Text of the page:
Now I recognize that Wiki is not the be all and end all of information. However with a little bit of digging I am sure that you can find the information in the literature that supports this contention.
However, if you are looking for "empirical evidence" meaning experiments that actually show ants evolving from wasp like ancestors, well we all know that no one can supply that.

But lets start with the concept that wasps, bees and ants may be related. Are they the same kind or are there 3 separate kinds here? Lets assume for the moment that ants are a separate kind. Lets also assume that there are 10,000 species (lower than the Wiki amount). Did they all come from the first ant kind? Did they ride on the ark? When did the ant kind start to speciate? Did they somehow survive the flood? Therefore have 6000 years to diversify rather than 4000?

Anyone, anyone?

#207 Ron

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Posted 12 February 2010 - 10:58 AM

From Wiki

"Ants are social insects of the family Formicidae (pronounced /fɔrˈmɪsəˌdiː/), and along with the related wasps and bees, they belong to the order Hymenoptera. Ants evolved from wasp-like ancestors in the mid-Cretaceous period between 110 and 130 million years ago and diversified after the rise of flowering plants.[3] Today, more than 12,500 species are classified with upper estimates of about 22,000 species.[4][5][6] They are easily identified by their elbowed antennae and a distinctive node-like structure that forms a slender waist."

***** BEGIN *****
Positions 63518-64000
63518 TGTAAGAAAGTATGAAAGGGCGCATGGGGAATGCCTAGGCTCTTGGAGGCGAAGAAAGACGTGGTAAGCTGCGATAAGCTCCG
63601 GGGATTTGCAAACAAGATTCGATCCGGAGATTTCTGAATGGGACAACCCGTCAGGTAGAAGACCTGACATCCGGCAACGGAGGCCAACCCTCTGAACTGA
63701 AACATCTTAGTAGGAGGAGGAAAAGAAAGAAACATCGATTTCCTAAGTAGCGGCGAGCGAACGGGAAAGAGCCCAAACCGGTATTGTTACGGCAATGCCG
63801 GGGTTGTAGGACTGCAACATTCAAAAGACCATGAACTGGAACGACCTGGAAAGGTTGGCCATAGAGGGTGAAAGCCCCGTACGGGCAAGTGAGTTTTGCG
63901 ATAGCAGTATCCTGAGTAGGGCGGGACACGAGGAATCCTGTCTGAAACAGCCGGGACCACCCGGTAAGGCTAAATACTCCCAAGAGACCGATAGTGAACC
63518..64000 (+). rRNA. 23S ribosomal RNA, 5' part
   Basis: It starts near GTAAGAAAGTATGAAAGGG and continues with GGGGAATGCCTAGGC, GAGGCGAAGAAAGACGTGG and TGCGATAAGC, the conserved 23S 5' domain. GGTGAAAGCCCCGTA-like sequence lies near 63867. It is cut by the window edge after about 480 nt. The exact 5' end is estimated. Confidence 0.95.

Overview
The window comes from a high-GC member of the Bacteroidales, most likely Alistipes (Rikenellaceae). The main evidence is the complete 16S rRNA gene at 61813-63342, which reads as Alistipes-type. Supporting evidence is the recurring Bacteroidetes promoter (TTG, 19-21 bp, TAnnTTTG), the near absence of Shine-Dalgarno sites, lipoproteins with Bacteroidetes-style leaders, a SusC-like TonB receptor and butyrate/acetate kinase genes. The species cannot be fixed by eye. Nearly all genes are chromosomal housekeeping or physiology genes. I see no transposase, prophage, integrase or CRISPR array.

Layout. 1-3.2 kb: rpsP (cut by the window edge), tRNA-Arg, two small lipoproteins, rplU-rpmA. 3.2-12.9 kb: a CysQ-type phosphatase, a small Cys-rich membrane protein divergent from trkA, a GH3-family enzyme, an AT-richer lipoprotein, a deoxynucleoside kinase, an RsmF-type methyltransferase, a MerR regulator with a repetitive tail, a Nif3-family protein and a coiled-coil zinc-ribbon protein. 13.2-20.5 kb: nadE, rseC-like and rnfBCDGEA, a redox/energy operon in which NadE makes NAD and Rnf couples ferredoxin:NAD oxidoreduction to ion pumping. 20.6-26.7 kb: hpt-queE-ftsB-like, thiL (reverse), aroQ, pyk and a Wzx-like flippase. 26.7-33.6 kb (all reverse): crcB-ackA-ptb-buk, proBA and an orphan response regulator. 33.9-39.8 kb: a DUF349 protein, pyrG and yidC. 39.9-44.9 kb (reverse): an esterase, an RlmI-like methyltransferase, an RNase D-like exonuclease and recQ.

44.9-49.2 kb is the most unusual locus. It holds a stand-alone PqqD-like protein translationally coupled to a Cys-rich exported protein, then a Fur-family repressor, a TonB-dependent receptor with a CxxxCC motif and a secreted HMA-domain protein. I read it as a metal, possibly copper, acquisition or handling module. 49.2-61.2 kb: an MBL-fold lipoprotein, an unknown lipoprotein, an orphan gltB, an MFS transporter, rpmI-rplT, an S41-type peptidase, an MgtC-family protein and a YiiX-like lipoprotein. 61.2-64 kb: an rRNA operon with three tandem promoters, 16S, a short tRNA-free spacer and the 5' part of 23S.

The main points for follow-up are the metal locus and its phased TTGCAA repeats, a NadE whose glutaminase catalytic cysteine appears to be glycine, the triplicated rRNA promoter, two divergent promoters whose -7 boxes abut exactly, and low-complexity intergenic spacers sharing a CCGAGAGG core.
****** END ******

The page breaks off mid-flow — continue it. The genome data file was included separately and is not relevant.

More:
Now I recognize that Wiki is not the be all and end all of information.  However with a little bit of digging I am sure that you can find the information in the literature that supports this contention.
However, if you are looking for "empirical evidence" meaning experiments that actually show ants evolving from wasp like ancestors, well we all know that no one can supply that.
But lets start with the concept that wasps, bees and ants may be related.  Are they the same kind or are there 3 separate kinds here?  Lets assume for the moment that ants are a separate kind.  Lets also assume that there are 10,000 species (lower than the Wiki amount).  Did they all come from the first ant kind?  Did they ride on the ark?  When did the ant kind start to speciate?  Did they somehow survive the flood?  Therefore have 6000 years to diversify rather than 4000?

Anyone, anyone?

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Were you, at any time, going to provide “empirical” evidence?

If not, you are basing it on faith....

#208 Otto13

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Posted 12 February 2010 - 11:03 AM

Were you, at any time, going to provide “empirical” evidence?

If not, you are basing it on faith....

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What is it that you mean by "empirical evidence"? Experimental evidence where a proto wasp turns into an ant?

And do you have any answers to the questions I raised?

#209 Guest_Tommy_*

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Posted 12 February 2010 - 06:27 PM

Unless you have empirical evidence to back up that statement, you are doing nothing more than positing your opinion, and you are attempting to pass it off as fact.
You may want to review the "equivocation" portion of the Forum rules:
http://www.evolution...forum_rules.htm

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I wasn't opining, that is the unchallenged mainstream zoological view on the origin of ants (a species mentioned by another poster).

I wasn't equivocating, I was explaining speciation in terms that did not require design or "upward" direction (a theme of the last page or so of this thread).

#210 jason777

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Posted 12 February 2010 - 11:20 PM

You know your totally convinced by your imagination when you hear;